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Atactic scientists publish on Nature

Atactic scientists report in Nature ( December 23, 2004 ) and Nucleic Acids Research ( October 11, 2004 ) that they have developed a gene synthesis technology that enables high throughput, low cost synthesis of DNA of any user defined sequences.  This research was the result of an interdisciplinary collaboration involving Professors George Church ( Harvard University ), Erdogan Gulari ( University of Michigan ), and Xiaolian Gao ( University of Houston ); the technological development is to meet the increasing demand of gene/DNA sequences in this genomics and proteomics era. 

The scientists achieved simultaneously assembling of multiple genes and a record length of 14.6 kbp DNA from “all 21 genes that encode the proteins of the Escherichia coli 30S ribosomal subunit, and to optimize their translation efficiency in vitro through alteration of codon bias” as discussed in the Nature publication entitled “Accurate multiplex gene synthesis from programmable DNA microchips”.  The scientists see this is the starting point to making a complete functioning organism that can, for instance, produce energy, neutralize toxins, or make small molecules for the benefit of human health and quality of life.

If made the regular way, a typical gene can cost a customer several thousands to hundreds of thousands of dollars, Zhou said.  That is because the price for a base pair, the building block of long DNA and RNA, has been two dollar or more. Genes usually contain hundreds to tens of thousands of base pairs linked in a specific order. Thus, it is impossible to obtain a large number of genes or to achieve genome-scale DNA synthesis using the current technologies, which could cost millions of dollars and take years of time.

Atactic scientists and collaborators developed miniaturized synthesis device and technology – PicoArray, using digital technology similar to that used to make computer chips. On this thumb-size microfluidic mParafloTM device, they generated oligonucleotides (oligos), i.e., short fragments of DNA, in thousands of tiny reactions wells, and released the oligos synthesized from the PicoArray to assemble genes and long DNA sequences.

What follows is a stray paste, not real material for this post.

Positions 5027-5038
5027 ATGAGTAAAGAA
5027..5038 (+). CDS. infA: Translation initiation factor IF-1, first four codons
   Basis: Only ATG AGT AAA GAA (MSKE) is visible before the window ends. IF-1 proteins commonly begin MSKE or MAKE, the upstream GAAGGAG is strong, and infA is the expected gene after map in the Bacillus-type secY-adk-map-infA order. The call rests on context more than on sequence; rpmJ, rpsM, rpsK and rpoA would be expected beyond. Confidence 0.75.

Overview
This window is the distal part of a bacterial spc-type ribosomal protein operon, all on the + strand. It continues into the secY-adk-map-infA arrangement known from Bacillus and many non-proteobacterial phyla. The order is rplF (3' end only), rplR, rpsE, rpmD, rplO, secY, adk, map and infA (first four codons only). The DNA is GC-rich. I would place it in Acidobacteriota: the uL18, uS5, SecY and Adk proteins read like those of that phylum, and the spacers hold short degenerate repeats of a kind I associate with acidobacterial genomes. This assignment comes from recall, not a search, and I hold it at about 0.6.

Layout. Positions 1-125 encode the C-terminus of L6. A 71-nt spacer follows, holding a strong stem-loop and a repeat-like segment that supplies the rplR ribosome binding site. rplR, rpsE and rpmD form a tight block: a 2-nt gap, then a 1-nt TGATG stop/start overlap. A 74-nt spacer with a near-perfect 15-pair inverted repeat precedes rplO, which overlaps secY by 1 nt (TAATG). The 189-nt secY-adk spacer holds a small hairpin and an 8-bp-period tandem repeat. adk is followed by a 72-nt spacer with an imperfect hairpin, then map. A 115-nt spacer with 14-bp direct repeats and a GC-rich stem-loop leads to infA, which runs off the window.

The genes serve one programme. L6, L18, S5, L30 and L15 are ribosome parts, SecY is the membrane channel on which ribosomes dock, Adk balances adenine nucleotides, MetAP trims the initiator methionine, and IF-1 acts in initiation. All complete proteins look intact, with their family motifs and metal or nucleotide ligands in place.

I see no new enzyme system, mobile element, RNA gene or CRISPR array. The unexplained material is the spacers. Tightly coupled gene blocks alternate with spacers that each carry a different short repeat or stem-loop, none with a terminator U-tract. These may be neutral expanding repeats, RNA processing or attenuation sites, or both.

The benefits of synthetic genes are tremendous.  Dr. Zhou says that “for instance, these products can be used to improve DNA sensor and diagnostics for comprehensive and more sensitive genetic analysis and one can prepare DNA fragments of defined lengths and sequences for CGH arrays (Comparative genomic hybridization) for systematic mapping of chromosomal imbalances and genetic analysis.  CGH arrays are widely used in molecular cytogenetics for cancer detection and prognosis.  The DNA products can be used to produce the blue prints for novel proteins.  Some of these proteins would be too toxic to obtain from natural sources but the synthetic version would be safer; some of these proteins have novel functions which do not exist in nature, which potentially can be new generations of vaccines or therapeutics.  For instance, there has been great interest in creating humanized antibodies for early detection of infection and as medicine.  For these applications, millions of new proteins and/or antibodies have to be tested.  Now we can possibly do it”.


About Atactic Technology Inc.

Atactic Technologies (www.atactictech.com) develops and markets DNA, RNA, and peptide microarrays and combinatorial products synthesized using miniaturized microfluidic devices.  Atactic Technologies enable customers’ genome-scale high throughput applications by providing simple, convenient, flexible, and low cost products.  Atactic’s diverse lines of products set up the standard of biotech industry for miniaturized and automated high throughput synthesis and assays.



Nature, 2004, 432 (7019) 0000-0000.

Nucleic Acids Research, 2004, 32 (18) 5409–5417.


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